Practicing clinicians frequently think about behaviors both abstractly (i.e., in terms of symptoms, as in the Diagnostic and Statistical Manual of Mental Disorders, 5th ed., DSM-5; American Psychiatric Association, 2013) and concretely (i.e., in terms of individual clients, as in DSM-5 Clinical Cases; Barnhill, 2013). Does abstract/concrete framing influence clinical judgments about behaviors? Practicing mental health clinicians (N = 74) were presented with hallmark symptoms of 6 disorders framed abstractly versus concretely, and provided ratings of their biological and psychological bases (Experiment 1) and the likely effectiveness of medication and psychotherapy in alleviating them (Experiment 2). Clinicians perceived behavioral symptoms in the abstract to be more biologically and less psychologically based than when concretely described, and medication was viewed as more effective for abstractly than concretely described symptoms. These findings suggest a possible basis for miscommunication and misalignment of views between primarily research-oriented and primarily practice-oriented clinicians; furthermore, clinicians may accept new neuroscience research more strongly in the abstract than for individual clients.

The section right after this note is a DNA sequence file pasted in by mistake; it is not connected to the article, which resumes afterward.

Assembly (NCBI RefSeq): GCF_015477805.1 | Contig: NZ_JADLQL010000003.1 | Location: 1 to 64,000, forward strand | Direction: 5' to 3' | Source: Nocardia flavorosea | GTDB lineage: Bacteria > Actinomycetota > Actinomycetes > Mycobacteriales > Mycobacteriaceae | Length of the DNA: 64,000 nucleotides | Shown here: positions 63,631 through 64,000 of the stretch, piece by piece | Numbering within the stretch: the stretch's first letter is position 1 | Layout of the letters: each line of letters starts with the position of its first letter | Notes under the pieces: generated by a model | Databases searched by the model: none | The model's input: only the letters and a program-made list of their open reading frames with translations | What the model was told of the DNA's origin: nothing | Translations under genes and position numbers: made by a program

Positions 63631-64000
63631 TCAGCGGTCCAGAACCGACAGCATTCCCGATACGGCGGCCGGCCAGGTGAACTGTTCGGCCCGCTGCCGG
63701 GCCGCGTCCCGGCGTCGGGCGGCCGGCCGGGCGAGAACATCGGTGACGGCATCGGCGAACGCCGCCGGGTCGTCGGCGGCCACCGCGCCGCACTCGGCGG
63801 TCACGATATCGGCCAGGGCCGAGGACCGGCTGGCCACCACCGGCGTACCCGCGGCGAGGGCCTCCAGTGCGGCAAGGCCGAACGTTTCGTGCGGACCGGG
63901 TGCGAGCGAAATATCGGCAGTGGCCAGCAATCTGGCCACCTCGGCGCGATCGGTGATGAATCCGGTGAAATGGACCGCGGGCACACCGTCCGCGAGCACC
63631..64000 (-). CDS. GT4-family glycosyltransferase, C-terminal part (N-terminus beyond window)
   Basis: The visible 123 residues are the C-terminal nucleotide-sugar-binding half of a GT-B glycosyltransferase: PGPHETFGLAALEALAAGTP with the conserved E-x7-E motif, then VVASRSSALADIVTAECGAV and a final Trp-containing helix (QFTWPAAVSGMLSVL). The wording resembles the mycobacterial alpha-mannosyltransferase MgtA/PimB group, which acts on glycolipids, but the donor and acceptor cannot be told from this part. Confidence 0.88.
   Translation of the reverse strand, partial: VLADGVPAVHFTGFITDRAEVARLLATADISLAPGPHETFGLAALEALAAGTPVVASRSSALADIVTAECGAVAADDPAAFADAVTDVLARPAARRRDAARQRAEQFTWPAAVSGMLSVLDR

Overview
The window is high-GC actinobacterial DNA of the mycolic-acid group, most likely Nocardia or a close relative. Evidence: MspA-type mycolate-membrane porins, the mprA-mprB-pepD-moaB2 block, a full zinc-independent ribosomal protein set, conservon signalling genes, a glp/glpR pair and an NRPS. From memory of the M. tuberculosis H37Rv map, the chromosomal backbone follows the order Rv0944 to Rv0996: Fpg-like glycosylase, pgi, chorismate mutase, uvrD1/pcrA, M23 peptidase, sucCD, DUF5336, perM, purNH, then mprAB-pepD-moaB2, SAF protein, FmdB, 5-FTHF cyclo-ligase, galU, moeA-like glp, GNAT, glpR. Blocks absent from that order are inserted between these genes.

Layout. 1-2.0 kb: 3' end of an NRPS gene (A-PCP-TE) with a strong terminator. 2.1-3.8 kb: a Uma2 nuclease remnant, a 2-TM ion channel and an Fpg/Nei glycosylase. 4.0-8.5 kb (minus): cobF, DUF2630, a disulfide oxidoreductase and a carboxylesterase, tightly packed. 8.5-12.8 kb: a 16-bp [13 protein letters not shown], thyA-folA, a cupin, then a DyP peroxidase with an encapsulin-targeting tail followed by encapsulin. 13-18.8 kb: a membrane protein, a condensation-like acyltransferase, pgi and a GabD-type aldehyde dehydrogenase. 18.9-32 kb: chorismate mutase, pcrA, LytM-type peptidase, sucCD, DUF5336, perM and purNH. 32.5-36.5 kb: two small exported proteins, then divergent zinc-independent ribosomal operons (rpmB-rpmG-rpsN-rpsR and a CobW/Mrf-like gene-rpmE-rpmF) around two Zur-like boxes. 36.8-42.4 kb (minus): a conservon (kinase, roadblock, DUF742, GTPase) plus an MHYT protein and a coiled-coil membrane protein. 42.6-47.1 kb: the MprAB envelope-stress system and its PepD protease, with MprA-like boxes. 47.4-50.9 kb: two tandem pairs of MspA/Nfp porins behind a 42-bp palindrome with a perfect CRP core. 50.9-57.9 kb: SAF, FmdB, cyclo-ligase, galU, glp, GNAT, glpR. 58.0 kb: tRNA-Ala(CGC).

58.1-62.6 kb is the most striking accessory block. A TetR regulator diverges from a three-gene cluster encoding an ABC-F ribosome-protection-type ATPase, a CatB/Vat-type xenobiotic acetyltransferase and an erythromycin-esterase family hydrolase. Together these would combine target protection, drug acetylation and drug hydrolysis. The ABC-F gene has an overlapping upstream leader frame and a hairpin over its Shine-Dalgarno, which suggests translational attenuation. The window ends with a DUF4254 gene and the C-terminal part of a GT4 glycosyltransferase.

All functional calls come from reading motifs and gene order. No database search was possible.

- Clinical reasoning
- Framing effect
- Mental disorders
ASJC Scopus subject areas
- Experimental and Cognitive Psychology